Nonimmune Human Sera, S.H. CREST Antisera, Diffuse Scleroderma Serum, and Sham Microinjection Controls Neither sham microinjection, accomplished by puncturing the vitelline membrane of mouse oocytes and then withdrawing the micropipette, nor microinjection of human sera from patients who do not exhibit the CREST syndrome (diffuse scleroderma) affected chromosomal congression or segregation when examined at first mitosis and cleavage (data not shown). Human nonimmune serum microinjected into the cytoplasm of primary oocytes that were allowed to mature spontaneously did not prevent either chromosome alignment at the equator of the second metaphase spindle (Fig. 9 A) or first polar body formation (Fig. 9 B). However, microinjection of S.H. CREST serum did block normal chromosomal congression and segregation in meiotic and mitotic oocytes in an identical manner as described for E.K. serum, supporting the observation that microinjected CREST antikinetochore/centromere autoantibodies prevent proper prometaphase chromosome alignment but do not block anaphase A chromosome separation (data not shown).
Discussion The term "motile kinetochore" has been coined recently by Nicklas (1989) to highlight its possible roles during chromosome separation and alignment. Since antikinetochore/centromere autoantibodies have been so essential in the molecular characterization of this organelle (Earnshaw and Rothfield, 1985; Earnshaw et al., 1987), this investigation was undertaken to explore the cellular activities of the CREST antigens in vivo. The mouse oocyte provides a unique combination of natural and drug-induced arrest sites for studying cell division events: it is ovulated blocked at metaphase II, permitting an analysis of anaphase distinct from prometaphase events, and immature oocytes can be halted at specific stages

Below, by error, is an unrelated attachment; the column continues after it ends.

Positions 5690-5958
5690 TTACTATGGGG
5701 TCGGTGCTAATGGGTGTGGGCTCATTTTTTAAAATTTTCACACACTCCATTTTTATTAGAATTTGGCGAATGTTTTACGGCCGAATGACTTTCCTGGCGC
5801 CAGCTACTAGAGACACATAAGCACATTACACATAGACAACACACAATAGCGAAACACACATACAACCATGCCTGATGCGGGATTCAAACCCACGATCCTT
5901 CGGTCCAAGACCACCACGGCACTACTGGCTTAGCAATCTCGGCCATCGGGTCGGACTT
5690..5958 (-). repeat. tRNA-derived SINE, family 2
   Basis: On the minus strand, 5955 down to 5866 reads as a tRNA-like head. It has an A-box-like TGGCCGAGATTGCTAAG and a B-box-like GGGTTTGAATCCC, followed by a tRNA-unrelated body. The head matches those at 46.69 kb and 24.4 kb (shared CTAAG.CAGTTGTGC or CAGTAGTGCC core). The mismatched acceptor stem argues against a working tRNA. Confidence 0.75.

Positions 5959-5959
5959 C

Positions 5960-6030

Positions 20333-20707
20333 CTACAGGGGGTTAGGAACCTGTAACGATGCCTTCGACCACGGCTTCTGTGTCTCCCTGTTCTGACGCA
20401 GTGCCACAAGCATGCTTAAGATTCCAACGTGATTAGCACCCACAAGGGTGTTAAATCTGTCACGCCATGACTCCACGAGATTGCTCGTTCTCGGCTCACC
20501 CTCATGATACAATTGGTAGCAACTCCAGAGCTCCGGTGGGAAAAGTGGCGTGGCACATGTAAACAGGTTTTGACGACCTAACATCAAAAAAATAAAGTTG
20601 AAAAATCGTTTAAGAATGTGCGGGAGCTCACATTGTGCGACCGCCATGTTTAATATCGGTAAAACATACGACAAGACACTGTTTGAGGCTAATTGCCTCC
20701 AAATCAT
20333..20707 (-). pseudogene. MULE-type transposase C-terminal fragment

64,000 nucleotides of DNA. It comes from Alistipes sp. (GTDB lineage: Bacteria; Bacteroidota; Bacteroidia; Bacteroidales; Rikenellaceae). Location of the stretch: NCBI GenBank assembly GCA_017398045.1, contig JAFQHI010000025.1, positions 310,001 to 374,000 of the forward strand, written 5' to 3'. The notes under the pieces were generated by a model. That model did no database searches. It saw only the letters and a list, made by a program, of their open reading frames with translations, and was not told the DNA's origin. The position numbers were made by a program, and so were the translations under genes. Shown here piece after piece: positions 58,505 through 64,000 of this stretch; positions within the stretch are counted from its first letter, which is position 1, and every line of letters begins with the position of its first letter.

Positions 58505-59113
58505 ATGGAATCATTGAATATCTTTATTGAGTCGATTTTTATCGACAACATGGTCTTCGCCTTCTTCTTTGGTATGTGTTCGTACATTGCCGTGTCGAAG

during meiosis I (Wassarman et al., 1976). Microinjection of an antibody binding to an 80-kD protein found at the centromere/kinetochore complex, perhaps CENP-B, always interferes with the prometaphase alignment of the chromosomes at first and second meiosis and at first mitosis; neither microtubule attachment nor the anaphase chromosome separation is grossly affected in this system. Autoimmune sera have been used in these experiments and questions might be posed about reagent specificity. The sera used here (E.K., S.H.) detect centromere/kinetochore complexes in a variety of mammalian, invertebrate, and plant cells (Janicke, M. A., R. D. Balczon, B. R. Brinkley, and J. R. La Fountain, Jr. 1989. J. Cell Biol. 107:456a; MoleBajer et al., 1990; Schatten, H., et al., unpublished observation) and E.K. serum recognizes a single 80-kD antigen in mouse cells by immunoblotting (Fig. 1 C) and localizes specifically to the centromere/kinetochore complex in either microinjected (Fig. 2, A and D) or permeabilized mouse oocytes. Notwithstanding these observations, we cannot exclude the possibility that the sera contains undetectable titers of other kinetochore antibodies or different antibodies that influence prometaphase in vivo. CREST sera are rarely monospecific for a single centromere protein (Earnshaw et al., 1986, 1989) and so it might be premature to conclude that only the recognized 80-kD antigen is specifically targeted in vivo by E.K. autoantibody. Additionally, since processing protocols could remove weakly bound spindle antigens, it is possible other autoantibodies are also present. However, Tan (1989) notes that one of the distinguishing characteristics of the CREST variety of scleroderma is the homogeneity of autoantibody in the serum; up to 85 % of the patients contain centromere antigens exclusively. Microinjection of nonCREST sera (diffuse scleroderma and nonimmune human serum which do not recognize kinetochores) does not influence chromosome congression or segregation at meiosis or mitosis. Serum S.H., another high titer probe which localizes the centromere/kinetochore complex as well as microtubule caps on Tetrahymena cilia (Miller et al., 1990), produces identical results. Similar microinjection experiments have been performed on dividing cultured cells (LLCPK) in the laboratories of Drs. W. Earnshaw and G. Borisy (Bernat et al., 1990), and that collaboration demonstrates that chromosome movements are compromised when autoimmune IgGs are microinjected. It is of interest that their monoclonal antibodies produced against CENP-B (Bernat et al., 1990) do not arrest chromosome movement. Perhaps those monoclonal reagents, which are directed against single epitopes, are unable to impair kinetochore function in vivo. This is consistent with the ideas developed by Tan (1989) that an autoimmune reaction is in response to subcellular complexes and not individual